What's worse, Franchione's web master and coauthor, Mike McKenzie, issued a statement on the coach's behalf Thursday that Franchione would not return to Tuscaloosa to tell his players goodbye and that he had asked his assistants to inform the players of his departure. One member of his staff, contacted Thursday, cringed at the thought of it. Another said, "I hate it for these players."
Franchione, an unemotional, analytical man, broke down briefly as he spoke to the Crimson Tide before the Hawaii game last Saturday, according to one member of his staff. That may be all he can do.
In two seasons in Tuscaloosa, Franchione went 17-8. He went 1-1 against Auburn and he broke an sevengame losing streak to Tennessee. When the NCAA handed down its sanctions of Alabama, Infractions Committee chair Tom Yeager said his group had seriously considered giving Alabama the death penalty. In other words, Alabama couldn't have been punished any further without shutting the program down altogether.
It turns out that there is. Franchione's departure is an NCAA penalty in effect, and in derivation, if not in name.
A quick history lesson: in the last 72 years, only two coaches have left Alabama to take another college head coaching job: Wallace Wade, a Hall of Fame coach who left for Duke after the 1930 season because he found the Tide fans too critical. And Bill Curry, who won an SEC championship in 1989 and left for Kentucky because he found the Tide too critical.
Franchione never had that problem. The Alabama faithful loved him not only for his success, but for the style in which his teams played. Franchione's players are stronger than week-old laundry. His offenses are balanced, a balance made doubly effective by his cunning as a play-caller. Franchione embraced the Crimson Tide tradition, a history of success that has produced 12 national championships and the most arrogant fans north of Coral Gables and east of Austin.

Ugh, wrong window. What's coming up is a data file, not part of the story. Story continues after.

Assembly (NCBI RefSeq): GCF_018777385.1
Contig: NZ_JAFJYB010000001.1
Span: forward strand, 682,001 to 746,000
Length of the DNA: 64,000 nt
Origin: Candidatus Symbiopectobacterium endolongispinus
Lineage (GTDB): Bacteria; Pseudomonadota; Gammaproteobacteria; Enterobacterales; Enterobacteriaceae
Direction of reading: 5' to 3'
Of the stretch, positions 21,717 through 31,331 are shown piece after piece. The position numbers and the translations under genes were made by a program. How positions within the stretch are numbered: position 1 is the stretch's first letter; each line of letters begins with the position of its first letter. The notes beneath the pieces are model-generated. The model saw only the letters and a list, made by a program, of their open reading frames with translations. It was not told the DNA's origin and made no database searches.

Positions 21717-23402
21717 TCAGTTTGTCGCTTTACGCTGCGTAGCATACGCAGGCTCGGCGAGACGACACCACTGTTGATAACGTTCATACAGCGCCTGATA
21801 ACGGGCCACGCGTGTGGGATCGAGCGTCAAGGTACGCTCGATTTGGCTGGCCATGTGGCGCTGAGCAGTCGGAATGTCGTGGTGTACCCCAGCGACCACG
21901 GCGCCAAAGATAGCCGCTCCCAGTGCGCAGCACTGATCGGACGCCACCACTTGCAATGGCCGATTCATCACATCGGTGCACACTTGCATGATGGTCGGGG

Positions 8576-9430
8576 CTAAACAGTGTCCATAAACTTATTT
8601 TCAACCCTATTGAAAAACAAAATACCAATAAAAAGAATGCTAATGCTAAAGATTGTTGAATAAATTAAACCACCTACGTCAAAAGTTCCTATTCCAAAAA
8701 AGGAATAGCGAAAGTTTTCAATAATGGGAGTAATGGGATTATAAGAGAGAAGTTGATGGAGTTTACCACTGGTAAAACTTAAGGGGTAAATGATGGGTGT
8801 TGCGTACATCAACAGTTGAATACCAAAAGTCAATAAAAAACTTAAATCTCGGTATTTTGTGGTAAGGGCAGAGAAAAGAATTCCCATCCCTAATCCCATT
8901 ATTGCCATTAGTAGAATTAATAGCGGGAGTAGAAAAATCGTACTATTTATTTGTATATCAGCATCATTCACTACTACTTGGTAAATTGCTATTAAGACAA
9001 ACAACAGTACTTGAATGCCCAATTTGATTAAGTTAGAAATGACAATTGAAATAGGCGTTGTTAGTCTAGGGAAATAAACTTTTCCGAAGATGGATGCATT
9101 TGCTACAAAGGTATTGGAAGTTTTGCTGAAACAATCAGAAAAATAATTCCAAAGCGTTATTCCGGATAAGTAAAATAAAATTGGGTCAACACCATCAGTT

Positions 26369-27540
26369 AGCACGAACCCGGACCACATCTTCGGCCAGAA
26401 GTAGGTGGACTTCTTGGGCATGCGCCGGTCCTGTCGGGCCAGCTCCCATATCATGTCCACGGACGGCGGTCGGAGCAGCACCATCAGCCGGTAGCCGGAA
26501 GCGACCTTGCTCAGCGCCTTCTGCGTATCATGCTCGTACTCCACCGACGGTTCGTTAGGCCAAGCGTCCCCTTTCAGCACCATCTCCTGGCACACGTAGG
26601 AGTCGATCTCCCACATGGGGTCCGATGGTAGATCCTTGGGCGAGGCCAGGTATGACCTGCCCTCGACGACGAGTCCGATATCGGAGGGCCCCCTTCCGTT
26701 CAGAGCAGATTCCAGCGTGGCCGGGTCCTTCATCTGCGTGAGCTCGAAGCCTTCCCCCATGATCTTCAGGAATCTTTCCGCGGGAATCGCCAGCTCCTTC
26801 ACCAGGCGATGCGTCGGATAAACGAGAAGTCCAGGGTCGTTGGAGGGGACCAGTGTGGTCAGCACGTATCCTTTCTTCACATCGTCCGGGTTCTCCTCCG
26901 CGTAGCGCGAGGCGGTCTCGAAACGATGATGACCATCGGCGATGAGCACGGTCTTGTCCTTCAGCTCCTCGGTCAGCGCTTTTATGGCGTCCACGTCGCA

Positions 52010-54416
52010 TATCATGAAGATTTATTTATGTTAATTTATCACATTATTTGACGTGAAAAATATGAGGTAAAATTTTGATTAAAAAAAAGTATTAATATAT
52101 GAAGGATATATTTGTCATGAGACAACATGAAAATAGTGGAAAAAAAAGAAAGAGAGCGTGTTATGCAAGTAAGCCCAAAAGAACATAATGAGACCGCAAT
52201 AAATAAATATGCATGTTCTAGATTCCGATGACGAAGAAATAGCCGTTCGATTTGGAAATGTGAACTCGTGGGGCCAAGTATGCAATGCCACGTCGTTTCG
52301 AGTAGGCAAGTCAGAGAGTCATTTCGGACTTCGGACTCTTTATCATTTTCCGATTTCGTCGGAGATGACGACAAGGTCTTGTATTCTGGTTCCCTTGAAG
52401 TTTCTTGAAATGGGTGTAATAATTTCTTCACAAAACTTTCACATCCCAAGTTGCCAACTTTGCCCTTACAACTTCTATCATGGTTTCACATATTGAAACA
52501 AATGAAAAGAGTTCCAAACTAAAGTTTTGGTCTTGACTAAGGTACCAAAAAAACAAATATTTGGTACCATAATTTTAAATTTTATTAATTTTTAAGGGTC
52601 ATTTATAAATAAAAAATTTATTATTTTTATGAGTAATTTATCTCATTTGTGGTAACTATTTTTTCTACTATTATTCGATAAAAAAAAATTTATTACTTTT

That arrogance helped deliver Alabama into the leg irons of the NCAA. And that arrogance is why Franchione's destination further deepens the humiliation of his departure. The symbolism of a coach leaving Alabama for Texas A&M strikes at the foundation of a Tide fan's core beliefs. Prominent among them is this:
Great coaches do not leave Tuscaloosa for College Station. Great coaches travel in the other direction.
The greatest era in Alabama football began on Dec. 3, 1957, when Bear Bryant left College Station for Tuscaloosa because, as he put it that day, "My school called me." Forty-five years and one day later, Alabama athletic director Mal Moore granted formal permission to Texas A&M to meet with Franchione. Moore must have known then that the marriage had ended.
In Franchione's first meeting with his players, he will ask for their commitment. He better hope they don't read the papers.
Comment from the judge, Mickey Spagnola: One trend running through the majority of the columns was the lack of strong opinion. This column not only was well written and heavy in substance, but the writer let us know which side of the fence he was on – exactly what a column should be.
• Second place: Ted Miller, Seattle Post-Intelligencer